The Second Touch

The Second Touch

Mark 8:22-26touch.jpg
July 17, 2016
Drummondtown Baptist Church

This morning we will meet an unusual man who will teach us a simple but profound truth about God. The man is unnamed, but we will get to know him a little by the few clues we see in the story. The profound truth is this: sometimes God intentionally slows His interventions in our lives for mysterious reasons.

This man was touched twice by Jesus before his healing was complete. Why not a complete healing on the first encounter? I don’t know, but it’s worth contemplating because often I feel like God hasn’t fully answered my prayer. It’s like God sometimes strings me along and then when I am about to give up He touches me again—the second touch and the miracle is complete for me.

We like to see things done instantly.   It’s the American nature. Get it done now. **I went to Food Lion the other day and bought a few things, and as I was getting ready to step away with my groceries, the cashier stopped me. “Hey. You forgot your tickets,” she said. She handed me 26 instant scratch tickets. I started to tell her I was a Baptist, and we didn’t scratch—but I didn’t have time. A Methodist man behind me was buying beer and getting anxious. So I went home and sat down and read the instruction on how to scratch and I did. I scratched the first ticket and got nothing. That just got me fired up, and so I dug in a scratched the second one. Nothing. I scratched a third—nothing. But when I scratched the 21st ticket I won $10!

Now I learned a lot of lessons about Food Lion tickets and scratching. But the main thing was that sometimes a delay could be beneficial. It doesn’t have to mean anything bad. I didn’t get my $10 bucks on the first scratch. And God doesn’t always complete His work on the first touch.

Our friend in the Bible story today is going to find his perfected miracle not in the first touch but the second touch of Jesus. It is that delayed response that we will reflect on this morning.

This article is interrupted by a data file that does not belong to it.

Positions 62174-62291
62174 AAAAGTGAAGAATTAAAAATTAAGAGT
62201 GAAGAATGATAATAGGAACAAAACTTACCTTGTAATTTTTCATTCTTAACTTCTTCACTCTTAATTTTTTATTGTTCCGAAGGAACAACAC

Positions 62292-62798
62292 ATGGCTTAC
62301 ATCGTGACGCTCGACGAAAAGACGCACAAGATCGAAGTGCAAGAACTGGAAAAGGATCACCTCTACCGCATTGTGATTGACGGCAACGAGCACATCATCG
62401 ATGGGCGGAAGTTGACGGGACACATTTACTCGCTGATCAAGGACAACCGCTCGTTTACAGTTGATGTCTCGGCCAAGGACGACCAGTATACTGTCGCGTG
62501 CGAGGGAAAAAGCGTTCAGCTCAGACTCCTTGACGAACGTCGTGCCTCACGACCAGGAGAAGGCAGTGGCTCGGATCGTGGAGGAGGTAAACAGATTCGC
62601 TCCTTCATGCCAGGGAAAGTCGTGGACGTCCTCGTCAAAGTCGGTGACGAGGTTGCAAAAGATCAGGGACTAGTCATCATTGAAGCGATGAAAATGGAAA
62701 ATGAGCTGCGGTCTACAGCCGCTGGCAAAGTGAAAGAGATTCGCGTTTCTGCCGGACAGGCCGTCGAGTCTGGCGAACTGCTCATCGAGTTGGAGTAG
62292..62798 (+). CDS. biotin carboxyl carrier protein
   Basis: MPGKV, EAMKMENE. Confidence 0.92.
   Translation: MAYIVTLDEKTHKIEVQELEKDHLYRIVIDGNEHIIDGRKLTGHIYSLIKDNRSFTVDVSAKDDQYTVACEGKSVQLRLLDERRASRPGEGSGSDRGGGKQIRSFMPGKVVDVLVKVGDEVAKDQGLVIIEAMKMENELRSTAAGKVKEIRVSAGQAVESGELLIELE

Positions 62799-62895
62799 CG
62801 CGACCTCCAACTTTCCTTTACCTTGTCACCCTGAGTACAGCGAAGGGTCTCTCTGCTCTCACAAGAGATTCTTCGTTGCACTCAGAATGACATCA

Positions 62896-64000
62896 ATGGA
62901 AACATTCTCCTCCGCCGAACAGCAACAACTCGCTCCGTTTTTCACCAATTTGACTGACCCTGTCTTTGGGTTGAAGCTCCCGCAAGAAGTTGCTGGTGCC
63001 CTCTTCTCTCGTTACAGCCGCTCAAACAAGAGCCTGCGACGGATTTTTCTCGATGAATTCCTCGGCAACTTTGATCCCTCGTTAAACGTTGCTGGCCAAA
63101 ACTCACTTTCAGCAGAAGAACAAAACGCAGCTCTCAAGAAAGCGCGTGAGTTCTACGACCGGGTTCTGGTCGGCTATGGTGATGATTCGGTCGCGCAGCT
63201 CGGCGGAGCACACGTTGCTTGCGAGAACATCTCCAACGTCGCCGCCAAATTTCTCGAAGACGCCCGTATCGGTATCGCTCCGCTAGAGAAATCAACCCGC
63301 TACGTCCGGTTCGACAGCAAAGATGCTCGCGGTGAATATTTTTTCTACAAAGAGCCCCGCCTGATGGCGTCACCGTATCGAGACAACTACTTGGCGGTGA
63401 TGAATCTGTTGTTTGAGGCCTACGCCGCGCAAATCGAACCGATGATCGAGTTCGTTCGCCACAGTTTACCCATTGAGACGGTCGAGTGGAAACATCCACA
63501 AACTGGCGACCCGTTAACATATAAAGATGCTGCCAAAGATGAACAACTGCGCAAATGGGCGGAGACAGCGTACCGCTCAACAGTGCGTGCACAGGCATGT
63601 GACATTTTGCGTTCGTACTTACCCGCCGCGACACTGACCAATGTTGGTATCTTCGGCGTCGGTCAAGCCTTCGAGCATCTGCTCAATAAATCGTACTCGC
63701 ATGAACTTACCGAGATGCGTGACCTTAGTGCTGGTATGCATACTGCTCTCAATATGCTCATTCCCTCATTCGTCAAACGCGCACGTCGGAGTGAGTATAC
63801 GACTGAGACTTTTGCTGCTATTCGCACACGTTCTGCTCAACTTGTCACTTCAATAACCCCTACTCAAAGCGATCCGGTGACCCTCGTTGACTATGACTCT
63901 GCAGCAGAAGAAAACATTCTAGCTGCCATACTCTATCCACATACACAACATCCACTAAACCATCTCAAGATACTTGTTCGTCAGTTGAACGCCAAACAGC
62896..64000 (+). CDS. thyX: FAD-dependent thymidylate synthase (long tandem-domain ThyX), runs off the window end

Our nameless man is largely an enigma. I don’t know how long he sat on the streets of Bethsaida. I don’t know his background, but tradition suggests that he was not born blind. He had seen the world about him when he was little. He remembered the shape of a tree. But some tragedy had struck him in life, and he had spent many years in blindness.


I can only imagine that his life was difficult and filled with regret and perhaps bitterness. His life lacked the vitality of those around him. Any dreams of social success he once had were gone. He could no longer join the men on the fishing boats.

Bethsaida was the hometown of Peter, the great fisherman. Ancient historians tell of the bounty of the sea that lapped up on the shores of Bethsaida. But he could not fish. He could not navigate the tempestuous waters of the Sea of Galilee. He could not do the meticulous work of mending nets. He was blind, and society could only push him to the edge of the village and pity him.

But then news came of Jesus and His gift of healing. Latent aspirations suddenly flickered again.  Maybe Jesus could help him.  Maybe my life could flourish, he thought  Maybe this could be a new beginning for me. His friends thought the same thing, and so they went and lifted the blind man on a litter and brought him to Jesus.